Shabbat Rosh Hodesh
June 19, 2004
The final lines (verses 18-24) of this special haftarah for Shabbat Rosh Hodesh are eschatological in nature, namely, they speak of the end of days. Isaiah’s vision is deeply disquieting. The nations will be gathered together, apparently to do battle. They will experience a divine “sign” in which the few who escape will spread the word of God’s “glory”. (verse 19) Only after this violent recognition of God’s glory, will the nations come to pay homage to God. (verse 20) At that time, all peoples will be counted as worthy of serving God (verse 21) and God will renew and restore the world as He will Israel’s status. (verse 22) The nations will worship God on a regular basis (verse 23) and the wicked will have seemingly eternal horrendous punishment. (verse 24)
The picture of the end of times presented here is theologically difficult, for while justice ultimately triumphs and God gains universal recognition, some elements of this vision are macabre and grotesque. In addition, a quick comparison of the eschatological visions of some of the other prophets yields numerous contradictions to Isaiah’s scheme. (See for instance the visions found in Ezekiel 38-39; Joel 4; Zechariah 14) How are we to contend with this dilemma since the difficulties found in these passages are simply too great to gloss over?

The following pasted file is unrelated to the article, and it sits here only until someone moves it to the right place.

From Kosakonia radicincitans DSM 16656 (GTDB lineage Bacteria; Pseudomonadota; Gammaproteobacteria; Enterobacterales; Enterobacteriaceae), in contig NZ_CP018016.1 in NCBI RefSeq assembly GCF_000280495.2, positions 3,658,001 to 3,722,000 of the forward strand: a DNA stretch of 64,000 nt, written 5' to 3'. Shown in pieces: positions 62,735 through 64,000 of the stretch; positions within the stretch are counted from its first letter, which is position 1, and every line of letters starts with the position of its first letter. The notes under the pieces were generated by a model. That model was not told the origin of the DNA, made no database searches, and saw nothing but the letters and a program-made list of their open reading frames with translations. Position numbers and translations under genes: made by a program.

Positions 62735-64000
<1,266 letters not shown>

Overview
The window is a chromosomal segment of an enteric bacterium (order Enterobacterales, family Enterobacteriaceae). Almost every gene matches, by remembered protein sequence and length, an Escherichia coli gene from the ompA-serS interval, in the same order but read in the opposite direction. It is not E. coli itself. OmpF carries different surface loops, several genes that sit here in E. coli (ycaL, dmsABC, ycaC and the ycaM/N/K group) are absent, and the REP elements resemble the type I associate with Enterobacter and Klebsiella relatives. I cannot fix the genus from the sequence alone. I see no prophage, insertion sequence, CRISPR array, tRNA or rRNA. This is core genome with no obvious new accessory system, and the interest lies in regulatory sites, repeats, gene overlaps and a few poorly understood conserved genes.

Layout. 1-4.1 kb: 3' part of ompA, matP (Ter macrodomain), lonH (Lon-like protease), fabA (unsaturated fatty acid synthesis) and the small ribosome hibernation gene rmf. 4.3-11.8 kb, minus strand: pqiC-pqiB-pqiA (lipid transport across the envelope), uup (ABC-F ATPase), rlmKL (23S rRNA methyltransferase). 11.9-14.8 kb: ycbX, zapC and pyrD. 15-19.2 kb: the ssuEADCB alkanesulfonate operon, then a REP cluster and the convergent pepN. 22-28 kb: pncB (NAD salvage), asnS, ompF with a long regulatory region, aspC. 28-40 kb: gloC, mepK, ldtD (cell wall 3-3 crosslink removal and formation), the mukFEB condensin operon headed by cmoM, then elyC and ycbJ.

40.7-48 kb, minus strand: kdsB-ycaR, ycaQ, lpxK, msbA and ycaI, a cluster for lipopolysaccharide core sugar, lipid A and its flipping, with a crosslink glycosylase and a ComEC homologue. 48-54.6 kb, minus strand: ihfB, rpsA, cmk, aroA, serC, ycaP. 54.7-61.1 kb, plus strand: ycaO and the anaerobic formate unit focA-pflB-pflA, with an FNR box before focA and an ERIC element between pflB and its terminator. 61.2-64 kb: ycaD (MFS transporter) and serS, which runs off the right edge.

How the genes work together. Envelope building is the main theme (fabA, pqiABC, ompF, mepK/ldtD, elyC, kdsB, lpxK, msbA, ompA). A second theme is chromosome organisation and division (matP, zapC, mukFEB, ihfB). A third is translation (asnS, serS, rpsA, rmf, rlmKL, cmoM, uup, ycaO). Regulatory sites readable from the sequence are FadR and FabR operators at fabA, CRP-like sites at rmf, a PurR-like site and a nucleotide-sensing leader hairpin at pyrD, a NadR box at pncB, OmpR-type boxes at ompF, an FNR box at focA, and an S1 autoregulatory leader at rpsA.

Maimonides (12th century Spain and Egypt) responded to this problem: “All of these things, no one will know how they will happen until they happen, since the things mentioned in the prophet are not easily understood. Similarly, the sages have not received a tradition in these matters except for what can be determined from the verses. This is why there are disputes among the sages on these matters. In any case, the sequence and details of these matters are not essential elements of faith. One should not get “carried away” by legends or midrashim on these matters. Rather one should wait and believe…” (Mishneh Torah, Laws of Kings 12:2)
Maimonides seems well aware that these visions are, at least in part, theological speculation on the part of the prophets about matters which human beings are as yet incapable of describing, let alone understanding. Maimonides, the philosopher, was also well aware of the potentially destructive nature of those who dabble too much in eschatological speculations since such speculation, whether Jewish or in other traditions, often led to dire consequences both spiritually and morally. This is a warning worth heeding.
This study piece is offered as a service of the United Synagogue Conservative Yeshiva. It is prepared by Rabbi Mordechai (Mitchell) Silverstein, senior lecturer in Talmud and Midrash at the Conservative Yeshiva. He is a graduate of the Jewish Theological Seminary of America.
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